“Identifying fruitful new opportunities and markets internationally should help to aid growth and sustainability of those enterprises involved, providing additional and increased income streams, whilst also acknowledging additional risk and costs.” South of Scotland Enterprise, International Culture Strategy consultation response.

International exports are a major source of revenue for Scotland’s culture and creative sector and they have seen considerable growth over the last decade. In 2021, exports from the sector stood at £3.8 billion or 4.7% of Scotland’s total exports.[12]

International activity across the sector is varied and wide-ranging. Certain sub-sectors have a particular focus on international trade in services. For example, international touring is a key element of business models in the music and performing arts sectors. That affects individual artists, organisations such as orchestras, and other professionals such as sound engineers and lighting technicians. It has been estimated that musicians receive around 70% of their income from touring.[13] Similarly, exhibiting internationally is important to the visual arts sector and museums and galleries. The screen sector and those working in it benefit considerably from cross-border projects, co-productions and inward investment. These activities have unique impacts beyond income, such as the development of cross- border networks and relationships, and expansion of audiences. Pre-Brexit, access to the EU was particularly important for artists in the early stages of their careers. This was in part due to the accessibility of the EU market, with relatively inexpensive transport links compared with other international markets. However, costs were also significantly minimised due to freedom of movement within the EU. There are now additional challenges associated with these activities, such as visa and work-permit requirements when working in different countries, many of which have been exacerbated by Brexit.

Alan Cumming performing in Burn in 2022, a co-production between the National Theatre of Scotland, The Joyce Theater in New York and Edinburgh International Festival
A solo performer stands in the centre of a stage

The export of goods and intellectual property also plays a role in supporting the sector. The export of textiles, crafts, visual art and physical copies of literature and music provide vital revenue for much of the sector. Physical goods are often sold as a means of generating additional revenue as part of international work such as tours. In this area, merchandise sales are of particular value to the music sector. Again, while the international sale of physical goods brings many benefits to the sector, there are also challenges, such as customs and tax requirements.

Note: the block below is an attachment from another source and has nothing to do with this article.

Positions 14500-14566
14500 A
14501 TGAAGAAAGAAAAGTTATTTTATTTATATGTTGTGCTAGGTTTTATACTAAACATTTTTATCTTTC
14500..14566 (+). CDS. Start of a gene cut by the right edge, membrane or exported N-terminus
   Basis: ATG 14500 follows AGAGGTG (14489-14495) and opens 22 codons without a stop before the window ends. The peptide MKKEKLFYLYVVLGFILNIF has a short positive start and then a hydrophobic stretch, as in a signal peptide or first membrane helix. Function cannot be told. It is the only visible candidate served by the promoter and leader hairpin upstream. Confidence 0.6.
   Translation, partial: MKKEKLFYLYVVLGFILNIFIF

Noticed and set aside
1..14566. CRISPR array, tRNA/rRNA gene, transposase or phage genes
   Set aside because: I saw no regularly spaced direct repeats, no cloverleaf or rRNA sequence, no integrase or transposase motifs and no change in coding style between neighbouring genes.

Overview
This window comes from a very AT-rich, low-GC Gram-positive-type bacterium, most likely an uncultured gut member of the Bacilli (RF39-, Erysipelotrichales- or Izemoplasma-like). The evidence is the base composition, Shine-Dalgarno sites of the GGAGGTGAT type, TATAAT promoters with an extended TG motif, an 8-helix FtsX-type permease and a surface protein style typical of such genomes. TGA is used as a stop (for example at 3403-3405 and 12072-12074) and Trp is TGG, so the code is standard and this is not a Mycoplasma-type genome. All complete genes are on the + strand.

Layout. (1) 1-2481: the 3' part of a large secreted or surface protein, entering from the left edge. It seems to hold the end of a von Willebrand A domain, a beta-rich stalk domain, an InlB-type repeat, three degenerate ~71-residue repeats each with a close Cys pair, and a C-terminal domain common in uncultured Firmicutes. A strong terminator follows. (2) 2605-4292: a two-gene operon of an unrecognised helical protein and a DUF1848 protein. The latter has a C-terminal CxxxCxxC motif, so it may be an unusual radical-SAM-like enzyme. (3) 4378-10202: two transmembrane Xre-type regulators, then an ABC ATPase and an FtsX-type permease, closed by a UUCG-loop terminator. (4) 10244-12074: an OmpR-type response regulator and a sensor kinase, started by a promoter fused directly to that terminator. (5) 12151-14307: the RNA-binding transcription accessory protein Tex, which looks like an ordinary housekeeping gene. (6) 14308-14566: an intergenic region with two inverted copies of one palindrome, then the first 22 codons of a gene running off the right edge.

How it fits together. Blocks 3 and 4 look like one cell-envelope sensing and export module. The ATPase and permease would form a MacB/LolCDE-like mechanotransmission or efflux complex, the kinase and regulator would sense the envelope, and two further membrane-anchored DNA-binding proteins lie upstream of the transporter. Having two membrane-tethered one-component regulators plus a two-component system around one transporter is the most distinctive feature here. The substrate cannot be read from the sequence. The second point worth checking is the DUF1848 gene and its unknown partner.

Reputation and values

“The strength of Scotland’s cultural reputation brings us a voice in international dialogue far beyond our size.” Culture Counts, International Culture Strategy consultation response

There is no doubt that culture in a wide sense is central to positive perceptions of Scotland internationally and to our attractiveness as a destination and partner. In 2022, Scotland was ranked 15th out of 60 countries in the Anholt-Ipsos Nation Brands Index[14] in terms of survey respondents’ perceptions of Scotland’s culture. This overall ranking would be higher if the culture dimension did not include perceptions of sporting excellence as a sub- category.

The culture sector is vital to this. Its international footprint highlights Scotland to the rest of the world and has significant secondary impacts. Work by Screen Scotland for example shows that overnight tourists motivated to visit Scotland by screen productions increased from 525,000 in 2016 to 656,000 in 2019 (328,000 domestic, and 328,000 international), spending £56.8 million in Scotland.[15] It can also be a driver of higher value tourism. For example, Festival Edinburgh’s analysis of the 2022 festival season shows that while audience numbers were 30% lower than in 2019 pre-pandemic, increased spending by visitors meant that the economic impact of the festivals was 97% of pre- pandemic levels.[16]

It is also clear that many cultural organisations see themselves and their work as having a role to play in presenting Scotland internationally. This is directly related to their creative practice and the exploration of identities, histories and ideas. Through their work they can explore Scotland’s place in the world and enter creative conversations about the values that we might wish to uphold in relationships with other countries. This seeks to understand and present views of Scotland, our relationship with the wider world and common challenges in the 21st century. It also helps us to form a more complete picture of our past and the legacies of its more difficult aspects.

The Scottish Government’s new International Strategy has set out a range of priorities and actions for its international activity. International cultural cooperation is a key lever through which we can build on Scotland’s impressive reputation as a cultural and creative hub. This means supporting the culture sector to engage in cultural dialogue and present its work in international forums. However, it also means going beyond showcasing what we do and supporting the sector to realise tangible partnerships and outcomes that promote experimentation and innovation, bring economic benefits and new trade and investment relationships, and promote Scotland as a place to visit.



Back to top